A very engaging film that features solid performances by all involved.
I wish Forest Whitaker would have done a commentary track for this release.
Forest Whitaker embodies the role of Ugandan dictator Idi Amin in Director Kevin Macdonald's The Last King of Scotland. However, this movie follows the journey of Dr. Nicholas Garrigan (James McAvoy) who journeyed to Uganda because he wanted to see more of the world. After working as a doctor in a village, he ends up helping newly elected President Idi Amin with his sprained hand and Amin realizes that Garrigan could be valuable to him as a personal physician. Garrigan doesn't accept but eventually gets seduced by Amin's offer as he really thinks he can help effect change to the people of this land. Little by little that facade is cracked with Amin seeming at times like a helpless child and at others he acts like a bloodthirsty tyrant.
What ensues is Garrigan eventually realizing he needs to leave. Sadly, Amin will not let this happen, and the Doctor ends up having an affair and impregnating Amin's wife Kay (Kerry Washington). Amidst all this he has to contend with British power brokers who have helped Amin gain power but also want to keep him in check. In the end, we see the carefree Doctor who has lived very much in the moment, come to understand that his actions have a reality all their own. With powerful performances by everyone in this cast, it isn't surprising that Forest Whitaker was the toast of this past years Award's Season.
They have put 7 of these on here with an optional commentary track by Kevin Macdonald. I decided to watch these without the commentary track just because I wanted to view them how I had viewed the film proper. I was actually surprised with how bad these looked. The images seemed stretched on screen and some of them looked as if they had been shot on Hi Def video. This didn't look bad it just contrasted heavily with the rest of the film. They have titles like "Uganda, 1948" and "Idi's Test/Nicholas Suit" and they also feature timecode from the movie.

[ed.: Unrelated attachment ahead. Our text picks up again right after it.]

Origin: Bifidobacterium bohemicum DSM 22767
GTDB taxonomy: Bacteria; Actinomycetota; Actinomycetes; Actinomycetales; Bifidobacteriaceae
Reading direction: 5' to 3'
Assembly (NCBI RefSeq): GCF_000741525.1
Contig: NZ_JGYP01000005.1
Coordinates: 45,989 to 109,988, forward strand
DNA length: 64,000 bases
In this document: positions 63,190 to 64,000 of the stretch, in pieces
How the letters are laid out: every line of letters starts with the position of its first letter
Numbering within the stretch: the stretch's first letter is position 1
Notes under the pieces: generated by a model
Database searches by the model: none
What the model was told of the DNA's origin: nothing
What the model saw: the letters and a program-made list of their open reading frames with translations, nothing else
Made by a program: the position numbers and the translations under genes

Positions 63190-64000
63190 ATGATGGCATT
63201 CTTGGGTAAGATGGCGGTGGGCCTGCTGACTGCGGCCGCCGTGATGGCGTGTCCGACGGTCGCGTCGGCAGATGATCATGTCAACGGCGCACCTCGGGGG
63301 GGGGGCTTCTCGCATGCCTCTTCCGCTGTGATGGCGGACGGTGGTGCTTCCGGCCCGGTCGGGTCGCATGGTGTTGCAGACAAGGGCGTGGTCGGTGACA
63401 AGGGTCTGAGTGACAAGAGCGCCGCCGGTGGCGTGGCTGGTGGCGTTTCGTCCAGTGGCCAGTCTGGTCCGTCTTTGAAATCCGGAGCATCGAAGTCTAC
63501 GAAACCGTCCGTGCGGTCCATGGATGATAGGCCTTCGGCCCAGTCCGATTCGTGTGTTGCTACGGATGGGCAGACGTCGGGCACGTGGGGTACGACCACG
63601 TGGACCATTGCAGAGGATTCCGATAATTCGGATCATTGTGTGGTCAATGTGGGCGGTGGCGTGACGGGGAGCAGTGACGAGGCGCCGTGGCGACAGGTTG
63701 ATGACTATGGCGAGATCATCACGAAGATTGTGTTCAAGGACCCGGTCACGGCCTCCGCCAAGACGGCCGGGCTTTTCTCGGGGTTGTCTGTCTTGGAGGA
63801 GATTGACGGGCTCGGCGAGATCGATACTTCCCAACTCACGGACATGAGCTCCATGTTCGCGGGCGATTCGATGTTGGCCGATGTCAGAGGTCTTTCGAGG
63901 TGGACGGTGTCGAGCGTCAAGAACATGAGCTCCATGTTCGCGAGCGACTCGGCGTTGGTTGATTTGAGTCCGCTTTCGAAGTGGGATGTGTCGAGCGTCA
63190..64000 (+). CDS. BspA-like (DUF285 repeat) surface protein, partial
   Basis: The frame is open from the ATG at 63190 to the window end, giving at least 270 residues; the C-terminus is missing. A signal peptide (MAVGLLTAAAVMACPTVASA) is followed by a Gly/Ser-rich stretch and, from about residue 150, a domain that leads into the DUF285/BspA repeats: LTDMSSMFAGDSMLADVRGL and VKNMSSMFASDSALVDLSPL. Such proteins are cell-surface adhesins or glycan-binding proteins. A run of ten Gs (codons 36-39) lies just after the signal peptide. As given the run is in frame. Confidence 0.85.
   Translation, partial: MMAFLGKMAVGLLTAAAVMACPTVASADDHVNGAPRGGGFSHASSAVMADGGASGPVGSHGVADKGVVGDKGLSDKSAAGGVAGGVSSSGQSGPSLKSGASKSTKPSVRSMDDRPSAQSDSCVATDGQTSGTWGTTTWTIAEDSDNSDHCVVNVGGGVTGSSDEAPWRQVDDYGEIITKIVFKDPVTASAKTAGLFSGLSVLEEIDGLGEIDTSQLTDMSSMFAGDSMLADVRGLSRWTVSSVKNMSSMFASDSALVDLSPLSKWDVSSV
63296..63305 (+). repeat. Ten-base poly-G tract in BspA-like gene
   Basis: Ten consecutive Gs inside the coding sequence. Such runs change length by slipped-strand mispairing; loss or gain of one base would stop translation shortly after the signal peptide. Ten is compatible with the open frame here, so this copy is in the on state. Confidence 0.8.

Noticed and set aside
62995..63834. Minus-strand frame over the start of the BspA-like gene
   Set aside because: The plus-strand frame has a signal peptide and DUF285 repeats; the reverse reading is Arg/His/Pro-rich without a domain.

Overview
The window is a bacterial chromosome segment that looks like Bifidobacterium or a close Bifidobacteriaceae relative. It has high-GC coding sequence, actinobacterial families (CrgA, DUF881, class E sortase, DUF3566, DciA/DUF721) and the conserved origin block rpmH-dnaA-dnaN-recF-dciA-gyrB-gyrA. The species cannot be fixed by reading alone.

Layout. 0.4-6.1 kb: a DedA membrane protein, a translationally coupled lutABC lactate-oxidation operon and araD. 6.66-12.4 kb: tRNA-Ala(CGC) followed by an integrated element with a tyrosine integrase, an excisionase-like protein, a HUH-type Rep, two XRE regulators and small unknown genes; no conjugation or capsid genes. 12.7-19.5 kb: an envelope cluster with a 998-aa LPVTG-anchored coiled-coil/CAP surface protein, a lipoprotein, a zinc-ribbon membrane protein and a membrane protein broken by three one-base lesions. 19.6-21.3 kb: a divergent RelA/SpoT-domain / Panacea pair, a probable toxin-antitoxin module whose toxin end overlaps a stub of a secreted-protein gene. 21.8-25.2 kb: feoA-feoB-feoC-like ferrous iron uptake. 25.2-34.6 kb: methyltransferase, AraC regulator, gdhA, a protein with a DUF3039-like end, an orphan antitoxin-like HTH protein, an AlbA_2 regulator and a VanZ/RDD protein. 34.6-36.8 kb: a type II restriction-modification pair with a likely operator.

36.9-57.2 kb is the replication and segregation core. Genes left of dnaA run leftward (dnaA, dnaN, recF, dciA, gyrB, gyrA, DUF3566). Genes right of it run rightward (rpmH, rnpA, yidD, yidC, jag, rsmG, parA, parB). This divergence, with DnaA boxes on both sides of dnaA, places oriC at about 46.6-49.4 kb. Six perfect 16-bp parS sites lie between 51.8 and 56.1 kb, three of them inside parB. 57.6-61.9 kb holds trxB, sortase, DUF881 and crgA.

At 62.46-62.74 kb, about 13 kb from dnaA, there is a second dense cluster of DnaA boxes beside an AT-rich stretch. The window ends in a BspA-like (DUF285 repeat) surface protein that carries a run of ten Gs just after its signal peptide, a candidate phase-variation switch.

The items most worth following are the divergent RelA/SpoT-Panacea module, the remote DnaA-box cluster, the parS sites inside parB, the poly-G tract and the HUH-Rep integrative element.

Three featurettes have been put on this DVD. They are Capturing Idi Amin, which is a really well put together documentary on who this man was and what The Last King of Scotland meant to this country. Forest Whitaker "Idi Amin", is a featurette in which the actor sits down and discusses who he thought this man was and why he wanted to play him. Lastly, there is a Fox Casting Session which looks a little more at the characters in this film. Truthfully, one needs to only watch the first two featurettes in order to get the gist of what these segments are about. Out of all three of them, my favorite was Capturing Idi Amin because we see the country being shot in the film, and then we see the country during the time that Amin was actually in power. There is some very insightful and interesting material here.
In Director Kevin Macdonald's somber commentary track he takes us through the making of this film. He discusses anecdotes that happened as they were shooting the movie, in addition to talking about the film from a production standpoint. Macdonald discusses how he read Giles Foden's book before it came out and that made him want to tell this story. He goes on to discuss recreating the archive footage that he was able to obtain on Idi Amin, managing all the locales, and how Kerry Washington is so good her role as one of Amin's wives that people think she's African. Along the way, he also points out what were real props and what had to be replicated.